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This relates to my Are there any project templates for using T4 to generate classes? question. I have lists of string (nvarchar) parameter values I need to generate properly typed class properties for.

The values are all primitives - the most complex being DateTime - in the set { int, double, bool, DateTime }. Currently I have hand coded typed properties for one - of many - such lists, and to parse the string I start with DateTime.TryParseExact. If that fails, I try Double.TryParse, and at the bottom I give up guessing and assume it really is a string.

Is this a fairly sound approach, or are there other more complicated or accurate methods I should rather use?

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I think there was a topic here before... something like a generic string.Is<T>() method – MS_SP Aug 21 '13 at 14:36
Add the column with type description of the record so you wouldn't have to guess? – BartoszKP Aug 21 '13 at 14:37
"0" could be many of these types, how do know wich it really is? – Felipe Pereira Aug 21 '13 at 14:40
Is it possible that someone will try to write a double, or date, but use an invalid format, or can you be sure that all inputs that were intended to be non-strings are always properly formatted? – Servy Aug 21 '13 at 14:43
what database are you using? If it's SqlDataAdapter then it is possible to get the schema of a datatable (column names and types too). You just need to set sqlDataAdapter1.MissingSchemaAction = MissingSchemaAction.AddWithKey; Then you have dataColumn.DataType (from your related question I'm assuming it's a database-related solution) – Arie Aug 21 '13 at 14:56

2 Answers 2

If the set of values was only [double, DateTime, bool] this would be an exhaustive but fairly sound method. There is simply so overlap between those sets (true is always a bool and 5 is never a bool).

Having both int and double makes this proposition a bit flaky because there is a large amount of overlap. Essentially any int can be also seen as a double. How am I to interpret for example 4 if it appears in the value set? It could be interpreted both ways and if values change over time you could see the type of your generated code changing as well.

Consider if a column always had whole numbers simply by coincidence. Hence you generated int value and wrote a bit of code that depended on them being int. Then a month or so later a non-whole number was added and suddenly you are spitting out double values. This would probably have a non-trivial affect on your code.

Personally the approach I would take is to simply have another table which dictated the type of the contents.

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Good points. The OP could conceivably still tell the difference between an int and a double by trying to parse into an int first. If the "column" as a whole is supposed to be doubles, but some values would parse to integers, he can differentiate them with his current schema, either by structuring doubles in scientific notation, or by appending some identifier character like "d", "f", "m" as he'd use for a literal in code. – KeithS Aug 21 '13 at 16:10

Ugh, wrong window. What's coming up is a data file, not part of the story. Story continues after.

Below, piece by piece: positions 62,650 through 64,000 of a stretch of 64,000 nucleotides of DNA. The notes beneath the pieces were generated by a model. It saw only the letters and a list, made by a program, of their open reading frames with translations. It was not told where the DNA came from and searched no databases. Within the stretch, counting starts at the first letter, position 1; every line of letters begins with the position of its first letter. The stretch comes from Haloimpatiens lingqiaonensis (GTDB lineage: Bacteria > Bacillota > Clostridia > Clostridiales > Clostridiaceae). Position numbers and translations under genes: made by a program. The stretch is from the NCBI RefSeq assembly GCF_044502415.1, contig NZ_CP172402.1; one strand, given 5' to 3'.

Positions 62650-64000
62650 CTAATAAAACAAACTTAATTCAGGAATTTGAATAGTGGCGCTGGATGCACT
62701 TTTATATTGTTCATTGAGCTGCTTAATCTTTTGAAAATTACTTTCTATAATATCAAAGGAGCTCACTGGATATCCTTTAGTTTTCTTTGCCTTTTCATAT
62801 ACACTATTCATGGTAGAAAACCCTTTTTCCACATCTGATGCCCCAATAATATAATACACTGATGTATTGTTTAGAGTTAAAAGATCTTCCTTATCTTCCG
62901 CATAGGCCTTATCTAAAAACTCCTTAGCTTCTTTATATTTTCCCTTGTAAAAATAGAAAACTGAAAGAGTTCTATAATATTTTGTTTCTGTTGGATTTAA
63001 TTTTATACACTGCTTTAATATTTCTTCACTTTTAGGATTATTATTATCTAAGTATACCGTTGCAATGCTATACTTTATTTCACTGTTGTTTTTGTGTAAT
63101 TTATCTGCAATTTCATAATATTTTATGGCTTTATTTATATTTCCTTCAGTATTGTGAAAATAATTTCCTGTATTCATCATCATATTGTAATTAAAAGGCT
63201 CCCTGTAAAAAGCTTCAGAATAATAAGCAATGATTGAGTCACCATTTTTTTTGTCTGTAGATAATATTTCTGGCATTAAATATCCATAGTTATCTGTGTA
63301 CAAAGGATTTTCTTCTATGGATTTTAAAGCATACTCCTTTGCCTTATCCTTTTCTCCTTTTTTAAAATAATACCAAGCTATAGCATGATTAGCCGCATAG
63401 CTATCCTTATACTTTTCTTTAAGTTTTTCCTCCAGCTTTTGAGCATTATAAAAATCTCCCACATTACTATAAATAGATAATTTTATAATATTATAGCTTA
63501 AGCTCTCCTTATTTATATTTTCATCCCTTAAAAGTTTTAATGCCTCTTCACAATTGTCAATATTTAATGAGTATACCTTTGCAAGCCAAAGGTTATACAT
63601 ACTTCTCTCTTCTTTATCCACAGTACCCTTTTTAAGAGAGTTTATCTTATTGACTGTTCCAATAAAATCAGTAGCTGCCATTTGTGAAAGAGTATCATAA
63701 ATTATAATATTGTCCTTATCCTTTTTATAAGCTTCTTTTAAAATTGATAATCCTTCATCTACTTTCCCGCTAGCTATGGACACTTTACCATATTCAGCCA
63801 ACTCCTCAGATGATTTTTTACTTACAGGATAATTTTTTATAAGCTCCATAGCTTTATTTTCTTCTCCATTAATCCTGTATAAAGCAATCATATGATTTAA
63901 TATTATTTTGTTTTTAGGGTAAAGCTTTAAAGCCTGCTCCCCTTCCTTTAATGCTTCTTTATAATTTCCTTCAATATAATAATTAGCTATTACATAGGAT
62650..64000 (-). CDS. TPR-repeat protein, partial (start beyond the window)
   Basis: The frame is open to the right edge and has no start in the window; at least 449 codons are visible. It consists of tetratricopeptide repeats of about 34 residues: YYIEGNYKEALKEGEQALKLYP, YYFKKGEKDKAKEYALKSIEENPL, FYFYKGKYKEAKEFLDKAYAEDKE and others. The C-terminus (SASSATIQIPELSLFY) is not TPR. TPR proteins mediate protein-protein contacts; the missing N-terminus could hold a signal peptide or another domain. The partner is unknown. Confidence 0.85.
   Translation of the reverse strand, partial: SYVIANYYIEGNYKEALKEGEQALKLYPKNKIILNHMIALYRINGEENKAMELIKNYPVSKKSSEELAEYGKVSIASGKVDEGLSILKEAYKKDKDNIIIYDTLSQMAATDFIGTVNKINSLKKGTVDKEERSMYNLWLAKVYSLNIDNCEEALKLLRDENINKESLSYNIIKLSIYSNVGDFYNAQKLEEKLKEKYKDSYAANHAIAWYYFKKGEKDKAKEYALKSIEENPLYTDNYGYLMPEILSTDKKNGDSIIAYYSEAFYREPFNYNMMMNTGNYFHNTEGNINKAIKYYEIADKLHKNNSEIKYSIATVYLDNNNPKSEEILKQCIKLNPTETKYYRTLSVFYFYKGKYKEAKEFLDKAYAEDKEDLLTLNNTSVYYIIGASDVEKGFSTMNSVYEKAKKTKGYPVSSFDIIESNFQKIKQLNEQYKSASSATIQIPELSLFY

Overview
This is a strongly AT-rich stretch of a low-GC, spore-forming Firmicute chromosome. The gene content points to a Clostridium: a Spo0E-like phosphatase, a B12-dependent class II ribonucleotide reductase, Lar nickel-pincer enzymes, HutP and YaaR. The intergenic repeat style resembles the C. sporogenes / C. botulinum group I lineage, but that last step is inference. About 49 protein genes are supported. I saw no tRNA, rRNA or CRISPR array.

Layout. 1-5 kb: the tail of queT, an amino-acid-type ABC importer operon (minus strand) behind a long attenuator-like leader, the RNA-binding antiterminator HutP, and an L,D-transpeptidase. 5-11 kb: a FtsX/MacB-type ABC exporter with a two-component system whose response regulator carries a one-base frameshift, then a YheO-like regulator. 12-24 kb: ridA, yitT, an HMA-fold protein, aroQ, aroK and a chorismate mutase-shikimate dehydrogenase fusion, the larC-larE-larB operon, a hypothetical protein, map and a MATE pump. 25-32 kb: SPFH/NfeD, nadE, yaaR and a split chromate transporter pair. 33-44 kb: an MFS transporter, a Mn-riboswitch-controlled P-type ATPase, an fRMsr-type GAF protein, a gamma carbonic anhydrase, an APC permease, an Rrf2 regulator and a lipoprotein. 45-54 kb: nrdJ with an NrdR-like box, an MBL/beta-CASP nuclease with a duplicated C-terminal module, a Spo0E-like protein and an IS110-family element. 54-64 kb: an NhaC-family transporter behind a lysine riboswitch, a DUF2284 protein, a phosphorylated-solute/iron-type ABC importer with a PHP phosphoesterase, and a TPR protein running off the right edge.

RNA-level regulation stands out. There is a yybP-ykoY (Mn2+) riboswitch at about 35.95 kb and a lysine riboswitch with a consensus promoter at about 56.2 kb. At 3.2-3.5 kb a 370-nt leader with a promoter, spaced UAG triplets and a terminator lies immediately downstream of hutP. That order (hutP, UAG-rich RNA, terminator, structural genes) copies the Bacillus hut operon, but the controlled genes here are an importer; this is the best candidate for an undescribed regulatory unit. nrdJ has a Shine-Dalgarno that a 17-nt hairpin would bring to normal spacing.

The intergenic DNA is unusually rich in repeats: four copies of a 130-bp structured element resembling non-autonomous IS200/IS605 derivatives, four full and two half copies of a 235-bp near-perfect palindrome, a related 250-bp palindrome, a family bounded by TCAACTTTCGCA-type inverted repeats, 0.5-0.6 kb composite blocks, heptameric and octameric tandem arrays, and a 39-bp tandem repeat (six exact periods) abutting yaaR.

Have a look at Convert.ChangeType and TypeDescriptor.GetConverter.

I've written an extension method to do this for me:

public static T Convert<T>(this object obj)
  T result;
    result = (T)System.Convert.ChangeType(obj, typeof(T));

    if (object.ReferenceEquals(result, null))
      var typeConverter = !obj.IsNullable()
        ? TypeDescriptor.GetConverter(typeof(T))
        : new NullableConverter(typeof(T));

      result = obj is string
        ? (T)typeConverter.ConvertFromString(obj as string)
        : (T)typeConverter.ConvertTo(obj, typeof(T));
  catch (Exception)
    result = default(T);

  return result;

public static bool IsNullable<T>(this T obj)
  return Nullable.GetUnderlyingType(typeof(T)) != null;


var itemsToConvert = new[] { "4", "5.98", "false", DateTime.Now.ToString() };
var @int = itemsToConvert[0].Convert<int>();
var @double = itemsToConvert[1].Convert<double>();
var @bool = itemsToConvert[2].Convert<bool>();
var @dateTime = itemsToConvert[3].Convert<DateTime>();

Console.WriteLine(@"int: {0}, Type: {1}", @int, @int.GetType());
Console.WriteLine(@"double: {0}, Type: {1}", @double, @double.GetType());
Console.WriteLine(@"bool: {0}, Type: {1}", @bool, @bool.GetType());
Console.WriteLine(@"DateTime: {0}, Type: {1}", @dateTime, @dateTime.GetType());


int: 4, Type: System.Int32
double: 5.98, Type: System.Double
bool: False, Type: System.Boolean
DateTime: 2013/08/21 06:01:07 PM, Type: System.DateTime

Hope this helps.

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